To escape oppression and starvation at that time, many English families left for the "open frontiers" of the New World with all its perceived opportunities. In droves people migrated to the many British colonies, those in North America in particular, paying high rates for passages in cramped, unsafe ships. Although many of the settlers did not make the long passage alive, those who did see the shores of North America perceived great opportunities before them. Many of the families that came from England went on to make essential contributions to the emerging nations of Canada and the United States. Research into various historical records revealed some of first members of the Hurland family emigrate to North America: George Harland who settled in Virginia in 1642; William Harland arrived in Fort Cumberland Nova Scotia in 1774; John, Patrick, Jacob Hoar arrived in Philadelphia, Pennsylvania between 1840 and 1860.

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Motto


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Motto



The motto was originally a war cry or slogan. Mottoes first began to be shown with arms in the 14th and 15th centuries, but were not in general use until the 17th century. Thus the oldest coats of arms generally do not include a motto. Mottoes seldom form part of the grant of arms: Under most heraldic authorities, a motto is an optional component of the coat of arms, and can be added to or changed at will; many families have chosen not to display a motto.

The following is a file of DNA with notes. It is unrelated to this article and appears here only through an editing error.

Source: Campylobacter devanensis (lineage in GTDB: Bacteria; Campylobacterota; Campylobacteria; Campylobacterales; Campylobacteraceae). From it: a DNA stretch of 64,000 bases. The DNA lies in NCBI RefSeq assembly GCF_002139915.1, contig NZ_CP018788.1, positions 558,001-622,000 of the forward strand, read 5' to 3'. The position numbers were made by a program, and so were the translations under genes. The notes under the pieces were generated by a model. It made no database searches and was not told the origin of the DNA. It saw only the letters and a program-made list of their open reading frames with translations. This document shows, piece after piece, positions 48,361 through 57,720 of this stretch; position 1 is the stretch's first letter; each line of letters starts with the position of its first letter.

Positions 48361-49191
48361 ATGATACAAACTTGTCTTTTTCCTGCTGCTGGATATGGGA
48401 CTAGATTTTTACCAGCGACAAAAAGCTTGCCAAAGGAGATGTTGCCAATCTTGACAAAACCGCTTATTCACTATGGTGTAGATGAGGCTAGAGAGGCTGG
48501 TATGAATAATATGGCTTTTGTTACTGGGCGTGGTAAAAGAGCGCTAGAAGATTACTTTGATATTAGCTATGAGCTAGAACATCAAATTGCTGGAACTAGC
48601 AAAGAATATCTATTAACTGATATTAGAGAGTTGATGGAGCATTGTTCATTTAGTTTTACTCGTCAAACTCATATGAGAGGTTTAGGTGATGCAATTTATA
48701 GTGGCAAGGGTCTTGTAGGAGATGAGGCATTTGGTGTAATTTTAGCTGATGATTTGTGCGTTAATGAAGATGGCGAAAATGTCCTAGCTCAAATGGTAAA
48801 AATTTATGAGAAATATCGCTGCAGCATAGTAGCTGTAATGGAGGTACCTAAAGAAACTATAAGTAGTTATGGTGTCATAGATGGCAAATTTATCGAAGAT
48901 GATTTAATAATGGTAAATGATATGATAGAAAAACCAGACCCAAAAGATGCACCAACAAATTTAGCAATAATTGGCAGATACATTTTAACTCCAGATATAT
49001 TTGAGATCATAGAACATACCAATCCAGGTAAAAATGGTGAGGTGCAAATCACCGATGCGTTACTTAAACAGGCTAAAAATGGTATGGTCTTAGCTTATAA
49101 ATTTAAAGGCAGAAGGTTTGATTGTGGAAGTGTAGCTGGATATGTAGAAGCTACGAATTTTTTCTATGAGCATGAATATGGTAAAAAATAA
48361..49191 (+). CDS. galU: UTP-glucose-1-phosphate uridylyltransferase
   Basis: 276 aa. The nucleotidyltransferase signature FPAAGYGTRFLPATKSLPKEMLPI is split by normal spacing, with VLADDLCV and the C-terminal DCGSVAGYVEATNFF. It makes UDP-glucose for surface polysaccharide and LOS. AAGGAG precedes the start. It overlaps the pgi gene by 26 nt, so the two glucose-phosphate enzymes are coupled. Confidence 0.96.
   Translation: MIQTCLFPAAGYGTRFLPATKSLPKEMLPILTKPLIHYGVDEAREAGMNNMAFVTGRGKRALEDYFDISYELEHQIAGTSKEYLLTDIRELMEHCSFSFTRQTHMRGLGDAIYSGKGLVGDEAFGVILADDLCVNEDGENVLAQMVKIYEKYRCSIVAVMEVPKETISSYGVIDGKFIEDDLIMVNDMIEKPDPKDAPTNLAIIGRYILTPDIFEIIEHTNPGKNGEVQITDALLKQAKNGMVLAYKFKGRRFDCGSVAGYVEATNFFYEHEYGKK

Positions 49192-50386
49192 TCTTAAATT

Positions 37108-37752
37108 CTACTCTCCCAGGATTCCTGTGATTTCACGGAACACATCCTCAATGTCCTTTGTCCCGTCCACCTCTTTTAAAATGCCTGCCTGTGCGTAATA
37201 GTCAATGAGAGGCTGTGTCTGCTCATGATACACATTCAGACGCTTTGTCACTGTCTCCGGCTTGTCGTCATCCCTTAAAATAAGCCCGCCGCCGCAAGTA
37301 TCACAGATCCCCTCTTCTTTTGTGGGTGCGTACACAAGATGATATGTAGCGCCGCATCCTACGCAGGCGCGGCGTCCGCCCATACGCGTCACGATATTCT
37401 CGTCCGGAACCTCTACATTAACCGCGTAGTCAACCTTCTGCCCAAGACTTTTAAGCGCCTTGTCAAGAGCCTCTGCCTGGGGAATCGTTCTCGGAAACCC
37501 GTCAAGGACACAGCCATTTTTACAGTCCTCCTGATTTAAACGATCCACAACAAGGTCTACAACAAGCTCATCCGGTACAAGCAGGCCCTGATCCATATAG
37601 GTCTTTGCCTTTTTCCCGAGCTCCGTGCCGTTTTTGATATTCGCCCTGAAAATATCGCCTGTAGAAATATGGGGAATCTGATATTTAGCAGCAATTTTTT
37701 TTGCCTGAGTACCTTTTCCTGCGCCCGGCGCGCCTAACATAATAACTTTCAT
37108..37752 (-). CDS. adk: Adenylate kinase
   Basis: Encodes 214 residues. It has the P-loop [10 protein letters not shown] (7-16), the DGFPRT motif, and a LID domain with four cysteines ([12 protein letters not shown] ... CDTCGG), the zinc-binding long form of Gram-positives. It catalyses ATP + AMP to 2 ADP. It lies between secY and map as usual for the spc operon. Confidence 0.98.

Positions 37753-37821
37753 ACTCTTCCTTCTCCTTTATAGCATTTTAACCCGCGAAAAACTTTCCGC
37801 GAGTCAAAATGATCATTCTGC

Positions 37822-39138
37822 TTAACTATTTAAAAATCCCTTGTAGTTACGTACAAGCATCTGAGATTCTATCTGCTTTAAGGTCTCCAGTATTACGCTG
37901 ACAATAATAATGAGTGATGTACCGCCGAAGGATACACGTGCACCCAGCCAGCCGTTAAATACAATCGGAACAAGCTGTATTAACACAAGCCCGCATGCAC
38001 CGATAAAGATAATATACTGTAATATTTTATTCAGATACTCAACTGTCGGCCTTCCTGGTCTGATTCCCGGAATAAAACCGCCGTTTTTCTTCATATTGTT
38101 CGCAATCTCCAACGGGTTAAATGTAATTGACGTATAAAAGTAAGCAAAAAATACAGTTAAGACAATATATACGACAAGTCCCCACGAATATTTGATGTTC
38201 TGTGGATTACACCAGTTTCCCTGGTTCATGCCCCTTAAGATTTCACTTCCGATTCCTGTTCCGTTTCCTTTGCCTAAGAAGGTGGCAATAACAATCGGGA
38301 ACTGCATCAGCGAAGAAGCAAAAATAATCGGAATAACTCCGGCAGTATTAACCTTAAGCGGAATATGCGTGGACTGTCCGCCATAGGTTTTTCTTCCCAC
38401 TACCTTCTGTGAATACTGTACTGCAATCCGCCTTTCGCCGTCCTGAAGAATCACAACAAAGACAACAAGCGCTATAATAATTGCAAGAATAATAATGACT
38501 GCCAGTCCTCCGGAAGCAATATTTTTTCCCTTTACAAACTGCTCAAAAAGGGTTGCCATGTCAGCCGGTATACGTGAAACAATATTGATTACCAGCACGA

Motto: Per juga per fluvius
Motto Translation: Through precipices and torrents.


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Hurland Family Crest Products


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Hurland Family Crest Products




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See Also


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See Also




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Citations


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Citations



    Other References

    1. Bowman, George Ernest. The Mayflower Reader A Selection of Articales from The Mayflower Descendent. Baltimore: Genealogical Publishing. Print.
    2. Crispin, M. Jackson and Leonce Mary. Falaise Roll Recording Prominent Companions of William Duke of Normandy at the Conquest of England. Baltimore: Genealogical Publishing. Print.
    3. Le Patourel, John. The Norman Empire. New York: Oxford University Press, 1976. Print. (ISBN 0-19-822525-3).
    4. Humble, Richard. The Fall of Saxon England. New York: Barnes and Noble, 1975. Print. (ISBN 0-88029-987-8).
    5. Leeson, Francis L. Dictionary of British Peerages. Baltimore: Genealogical Publishing, 1986. Print. (ISBN 0-8063-1121-5).
    6. Mills, A.D. Dictionary of English Place-Names. Oxford: Oxford University Press, 1991. Print. (ISBN 0-19-869156-4).
    7. Virkus, Frederick A. Ed. Immigrant Ancestors A List of 2,500 Immigrants to America Before 1750. Baltimore: Genealogical Publishing, 1964. Print.
    8. Markale, J. Celtic Civilization. London: Gordon & Cremonesi, 1976. Print.
    9. Bede, The Venerable. Historia Ecclesiatica Gentis Anglorum (The Ecclesiastical History Of the English People). Available through Internet Medieval Sourcebook the Fordham University Centre for Medieval Studies. Print.
    10. Thirsk, Joan. The Agrarian History of England and Wales. Cambridge: Cambridge University Press: 7 Volumes. Print.
    11. ...

    The Hurland Family Crest was acquired from the Houseofnames.com archives. The Hurland Family Crest was drawn according to heraldic standards based on published blazons. We generally include the oldest published family crest once associated with each surname.

    This page was last modified on 19 July 2013 at 09:23.